Jose Manuel Barroso, President of the European Commission, claimed yesterday that Britain is "closer than ever before" to joining the euro.
Speaking to French radio, Mr Barosso said that the global economic downturn has caused a rethinking amongst certain senior politicians in London, and that "a period of consideration" is beginning. Although Mr Barosso refused to name names, he said that top level figures have told him Britain "would have been better off" if it had joined the single European currency.
It had been generally thought that Gordon Brown's premiership would put the issue of the euro firmly to one side; the Prime Minister is famously sceptical about the benefits to Britain of joining the single currency, consistently denying that any of his 'five economic tests' have been satisfied. However, the problems suffered by the sterling in recent months may have cause a rethink; there are many who suggest that euro membership would provide much needed stability for the British financial sector, and go some way to repairing the damage wrought on the real economy.
Membership of the euro would clearly have significant effects for almost every British citizen. However, the change would perhaps be most pronounced for small business. Indeed, it is these organisations that tend to be amongst the most vociferous proponents of euro membership. But what would single currency really mean for small business?
According to a Treasury survey, more than 50% of small businesses in the UK consider themselves to have existing trading links with eurozone countries. This is clearly a significant proportion, and these are the businesses that have the most to gain from euro membership. For these firms, membership would bring an instant increase in efficiency; the administrative costs of multi-currency invoicing and accounting, as well as the actual costs of currency exchange, would be eliminated. Pricing would be more transparent, and the potential for costly mistakes would be significantly reduced.
Amongst the most beneficial aspects of membership would be the elimination of sterling-euro currency fluctuations. Currently, poor timing in converting payment can cost businesses dearly; exposure to currency risk is one of the biggest problems facing businesses that trade across borders. Clearly, membership of the single currency would remove this risk entirely, thus also removing the necessity for businesses to rely on complex hedging techniques to safeguard their money. From around 22 months before the final abolition of the pound, the sterling-euro exchange rate would be fixed. As such, the uncertainty regarding currency fluctuations would cease even before 'E-day' (the point of introduction for euro notes and coins) or 'S-day' (the day on which sterling would stop).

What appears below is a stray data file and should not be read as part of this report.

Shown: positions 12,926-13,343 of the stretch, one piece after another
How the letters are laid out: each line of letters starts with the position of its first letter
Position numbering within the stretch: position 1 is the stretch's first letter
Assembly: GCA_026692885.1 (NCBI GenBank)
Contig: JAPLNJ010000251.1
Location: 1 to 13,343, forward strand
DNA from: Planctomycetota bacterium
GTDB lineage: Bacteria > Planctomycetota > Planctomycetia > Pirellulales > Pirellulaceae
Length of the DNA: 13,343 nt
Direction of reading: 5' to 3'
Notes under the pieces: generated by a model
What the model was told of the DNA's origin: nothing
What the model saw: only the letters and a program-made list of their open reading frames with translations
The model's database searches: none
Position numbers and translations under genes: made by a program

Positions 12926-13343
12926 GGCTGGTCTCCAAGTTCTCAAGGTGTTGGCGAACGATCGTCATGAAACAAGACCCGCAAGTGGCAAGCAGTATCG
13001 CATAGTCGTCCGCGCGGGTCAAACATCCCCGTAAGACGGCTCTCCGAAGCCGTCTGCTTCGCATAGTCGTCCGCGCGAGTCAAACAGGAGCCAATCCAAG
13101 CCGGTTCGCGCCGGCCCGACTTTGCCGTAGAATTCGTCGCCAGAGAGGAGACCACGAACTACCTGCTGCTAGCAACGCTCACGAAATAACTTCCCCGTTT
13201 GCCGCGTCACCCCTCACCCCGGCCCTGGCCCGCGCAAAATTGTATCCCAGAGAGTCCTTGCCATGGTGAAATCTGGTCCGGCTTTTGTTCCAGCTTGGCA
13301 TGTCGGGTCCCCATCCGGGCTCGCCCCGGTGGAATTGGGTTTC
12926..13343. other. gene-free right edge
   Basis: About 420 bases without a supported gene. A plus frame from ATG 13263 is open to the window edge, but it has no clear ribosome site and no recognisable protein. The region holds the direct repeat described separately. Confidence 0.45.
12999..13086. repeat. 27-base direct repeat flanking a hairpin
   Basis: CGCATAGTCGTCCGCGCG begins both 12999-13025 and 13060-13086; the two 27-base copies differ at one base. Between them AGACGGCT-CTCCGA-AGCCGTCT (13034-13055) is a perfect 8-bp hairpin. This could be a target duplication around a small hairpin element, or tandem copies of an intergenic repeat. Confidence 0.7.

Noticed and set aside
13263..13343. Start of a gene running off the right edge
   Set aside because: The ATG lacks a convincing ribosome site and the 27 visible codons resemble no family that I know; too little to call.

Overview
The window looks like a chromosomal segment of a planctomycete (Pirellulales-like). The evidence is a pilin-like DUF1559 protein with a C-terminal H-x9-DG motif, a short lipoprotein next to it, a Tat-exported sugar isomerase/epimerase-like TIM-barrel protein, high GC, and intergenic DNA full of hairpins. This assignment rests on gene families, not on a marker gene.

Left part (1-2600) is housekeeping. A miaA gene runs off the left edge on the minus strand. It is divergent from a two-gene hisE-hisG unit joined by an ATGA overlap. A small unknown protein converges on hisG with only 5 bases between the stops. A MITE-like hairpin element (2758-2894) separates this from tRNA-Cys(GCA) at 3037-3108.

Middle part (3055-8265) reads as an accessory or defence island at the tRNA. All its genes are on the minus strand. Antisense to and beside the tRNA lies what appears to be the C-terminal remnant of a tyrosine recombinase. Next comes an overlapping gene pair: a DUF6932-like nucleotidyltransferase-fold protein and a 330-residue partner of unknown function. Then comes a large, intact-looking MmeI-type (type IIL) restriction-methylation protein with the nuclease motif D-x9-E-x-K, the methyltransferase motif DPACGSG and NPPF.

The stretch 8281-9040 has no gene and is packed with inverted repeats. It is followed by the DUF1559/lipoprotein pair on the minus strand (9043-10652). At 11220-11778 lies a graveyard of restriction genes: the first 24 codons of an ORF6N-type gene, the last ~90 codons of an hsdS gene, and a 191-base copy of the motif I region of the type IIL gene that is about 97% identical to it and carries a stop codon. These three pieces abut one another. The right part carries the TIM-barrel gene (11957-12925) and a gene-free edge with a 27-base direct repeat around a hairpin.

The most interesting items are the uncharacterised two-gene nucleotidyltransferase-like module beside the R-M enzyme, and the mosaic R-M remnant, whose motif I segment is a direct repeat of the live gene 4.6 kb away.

A significant gripe for small businesses, however, is the increase in competition that would inevitable come as a result of entry into the eurozone. Virtually overnight, consumers would have access to a far broader base of retailers and service providers with whom they could do business. This is good news for the consumer - increased competition pushes prices down, and should theoretically increase the quality of service. Businesses would have to fight harder to maintain or develop their market share.
However, many businesses fail to recognise that the advantages would be two-way; while consumers would have access to a more competitive retail market, businesses would be able to draw from a larger and more competitive range of suppliers.
Combating the downturn
Some commentators are suggesting that euro membership is a potential answer to Britain's current financial and economic problems. In reality, however, this is simply inaccurate; current guidelines suggest that the joining process takes two to three years, and the Government's own policy relies on a 36 month lead-in time. Furthermore, in the past much of the argument in favour of euro membership has revolved around interest rates; in the past, the European Central Bank (ECB) rate has been more favourable for borrowers than the Bank of England base rate. However, the unprecedentedly severe cuts made by the Bank of England mean that rate-tracking borrowing is now cheaper in the UK than in a eurozone country. That said, the Bank of England's one-and-a-half-point cut (which is likely to be followed by another half-point reduction this week) is illustrative of the scale of trouble in which the British economy finds itself. The fact that the ECB saw fit to reduce rates by only half a point has been seen by many as symptomatic of the relative health of the eurozone.
One wonders which senior politicians Mr Barossa has been speaking with. However, no matter how the politicians feel, British membership is still contingent upon a referendum - and regardless of the advantages and disadvantages, the majority of the British public oppose joining the eurozone. A sharpening of the downturn could, however, persuade some that the time is right for euro membership. As such, business owners should be examining the implications for their organisations.